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adidas Energy BOOST 4 Performance Review

The Good

Thomas: The biggest characteristic of the adidas Energy BOOST is the BOOST midsole. This shoe has tons of BOOSTy bouncy cushion. If you are looking for comfort over everything else, the Energy BOOST might fit the bill. BOOST as a midsole can get sloppy. adidas fixes the sloppiness by giving the outsole a full coverage web of Continental® rubber and then, if you pull up the insole, you’ll find another grid of material giving the midsole support structure on top.

The adidas Energy BOOST 4 looks like it was inspired by the Samba soccer shoes, the black and white styling is iconic. The upper fit well, I recommend going with your regular running shoe size. The heel counter is soft, held the foot in well, and did not rub the Achilles. The material over the toe box is snug but stretchy. I was a little worried about how the plastic cage over the arch would feel, however, I rarely noticed it on the run.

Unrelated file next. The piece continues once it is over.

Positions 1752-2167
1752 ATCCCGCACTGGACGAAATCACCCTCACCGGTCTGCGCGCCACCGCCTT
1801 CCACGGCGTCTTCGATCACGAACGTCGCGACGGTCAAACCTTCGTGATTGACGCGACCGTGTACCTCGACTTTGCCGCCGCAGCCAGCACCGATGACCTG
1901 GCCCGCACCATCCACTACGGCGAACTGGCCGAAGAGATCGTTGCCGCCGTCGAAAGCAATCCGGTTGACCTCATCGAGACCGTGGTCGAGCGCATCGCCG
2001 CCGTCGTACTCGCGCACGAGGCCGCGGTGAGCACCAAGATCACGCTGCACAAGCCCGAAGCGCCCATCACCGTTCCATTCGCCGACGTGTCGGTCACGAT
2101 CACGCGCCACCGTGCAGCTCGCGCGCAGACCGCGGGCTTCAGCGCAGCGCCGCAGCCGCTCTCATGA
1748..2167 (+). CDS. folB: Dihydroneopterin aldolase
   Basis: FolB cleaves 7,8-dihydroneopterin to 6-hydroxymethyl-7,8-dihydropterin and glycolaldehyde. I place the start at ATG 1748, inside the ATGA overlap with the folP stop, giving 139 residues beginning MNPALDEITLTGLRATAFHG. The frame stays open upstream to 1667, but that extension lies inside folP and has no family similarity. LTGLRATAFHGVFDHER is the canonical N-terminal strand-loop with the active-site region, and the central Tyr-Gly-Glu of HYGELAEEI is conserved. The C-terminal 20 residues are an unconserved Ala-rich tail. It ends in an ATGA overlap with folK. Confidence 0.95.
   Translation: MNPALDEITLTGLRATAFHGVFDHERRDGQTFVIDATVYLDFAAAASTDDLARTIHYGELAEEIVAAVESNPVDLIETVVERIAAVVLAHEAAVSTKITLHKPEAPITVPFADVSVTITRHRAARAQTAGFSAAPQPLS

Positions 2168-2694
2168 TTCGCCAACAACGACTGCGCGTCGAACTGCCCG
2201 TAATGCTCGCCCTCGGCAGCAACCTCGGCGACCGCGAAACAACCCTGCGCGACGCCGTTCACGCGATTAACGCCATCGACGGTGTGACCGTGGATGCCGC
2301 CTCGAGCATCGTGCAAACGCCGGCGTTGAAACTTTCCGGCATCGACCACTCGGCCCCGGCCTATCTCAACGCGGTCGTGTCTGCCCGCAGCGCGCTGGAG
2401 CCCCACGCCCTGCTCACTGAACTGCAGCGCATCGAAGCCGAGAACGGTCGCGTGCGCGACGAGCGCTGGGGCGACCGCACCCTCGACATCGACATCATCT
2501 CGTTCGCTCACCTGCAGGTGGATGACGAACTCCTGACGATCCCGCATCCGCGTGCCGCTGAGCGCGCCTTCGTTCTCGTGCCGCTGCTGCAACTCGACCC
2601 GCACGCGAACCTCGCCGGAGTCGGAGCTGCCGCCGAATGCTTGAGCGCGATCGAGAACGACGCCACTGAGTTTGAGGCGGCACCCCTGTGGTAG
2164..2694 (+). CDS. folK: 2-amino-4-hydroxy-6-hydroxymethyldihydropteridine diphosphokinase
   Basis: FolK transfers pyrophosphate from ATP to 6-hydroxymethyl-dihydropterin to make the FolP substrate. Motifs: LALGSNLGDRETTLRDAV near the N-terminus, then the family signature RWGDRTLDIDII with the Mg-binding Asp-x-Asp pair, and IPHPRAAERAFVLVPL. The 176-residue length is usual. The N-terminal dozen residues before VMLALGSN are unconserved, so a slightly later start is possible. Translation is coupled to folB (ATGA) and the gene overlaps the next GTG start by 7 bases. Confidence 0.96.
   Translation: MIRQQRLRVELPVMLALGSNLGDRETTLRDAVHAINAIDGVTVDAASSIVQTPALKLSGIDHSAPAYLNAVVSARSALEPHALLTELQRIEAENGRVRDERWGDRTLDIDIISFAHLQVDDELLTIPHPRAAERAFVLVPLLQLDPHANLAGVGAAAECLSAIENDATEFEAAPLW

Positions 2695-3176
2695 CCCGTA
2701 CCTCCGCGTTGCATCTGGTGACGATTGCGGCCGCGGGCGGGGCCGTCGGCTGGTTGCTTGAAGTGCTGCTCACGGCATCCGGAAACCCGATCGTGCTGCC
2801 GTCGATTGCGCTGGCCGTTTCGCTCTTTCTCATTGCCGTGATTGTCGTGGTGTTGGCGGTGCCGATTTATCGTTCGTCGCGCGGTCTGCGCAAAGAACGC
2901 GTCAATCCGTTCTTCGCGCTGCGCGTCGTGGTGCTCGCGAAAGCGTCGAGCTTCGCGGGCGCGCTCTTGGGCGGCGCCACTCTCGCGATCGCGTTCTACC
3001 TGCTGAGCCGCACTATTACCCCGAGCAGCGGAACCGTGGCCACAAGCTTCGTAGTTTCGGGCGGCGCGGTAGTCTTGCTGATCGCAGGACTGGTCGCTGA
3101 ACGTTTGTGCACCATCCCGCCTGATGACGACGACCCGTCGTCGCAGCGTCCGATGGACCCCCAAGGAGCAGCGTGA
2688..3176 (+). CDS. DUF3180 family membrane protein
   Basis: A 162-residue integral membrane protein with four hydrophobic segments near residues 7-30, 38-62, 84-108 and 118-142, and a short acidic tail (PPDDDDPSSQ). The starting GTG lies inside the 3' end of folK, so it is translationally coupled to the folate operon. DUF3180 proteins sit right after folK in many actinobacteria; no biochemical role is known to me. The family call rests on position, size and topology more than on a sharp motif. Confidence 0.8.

Running in the Energy BOOST at slower speeds is comfortable. When you pick up the pace the shoe toes off well and the outsole shines. The shoe (as heavy as it is) can do fast. It wouldn’t be my choice for a fast day shoe, but you could use it as a comfortable tempo run shoe.

Meaghan: The adidas Energy BOOST 4 is a neutral trainer. It’s designed with a sock-like stretchy upper that hugs the foot and there’s a midfoot cage that helps secure the foot in place. The step-in feel of this shoe is great. They’re comfortable right out of the box and really seem to conform around your foot. There is plenty of cushioning around the tongue, collar and heel.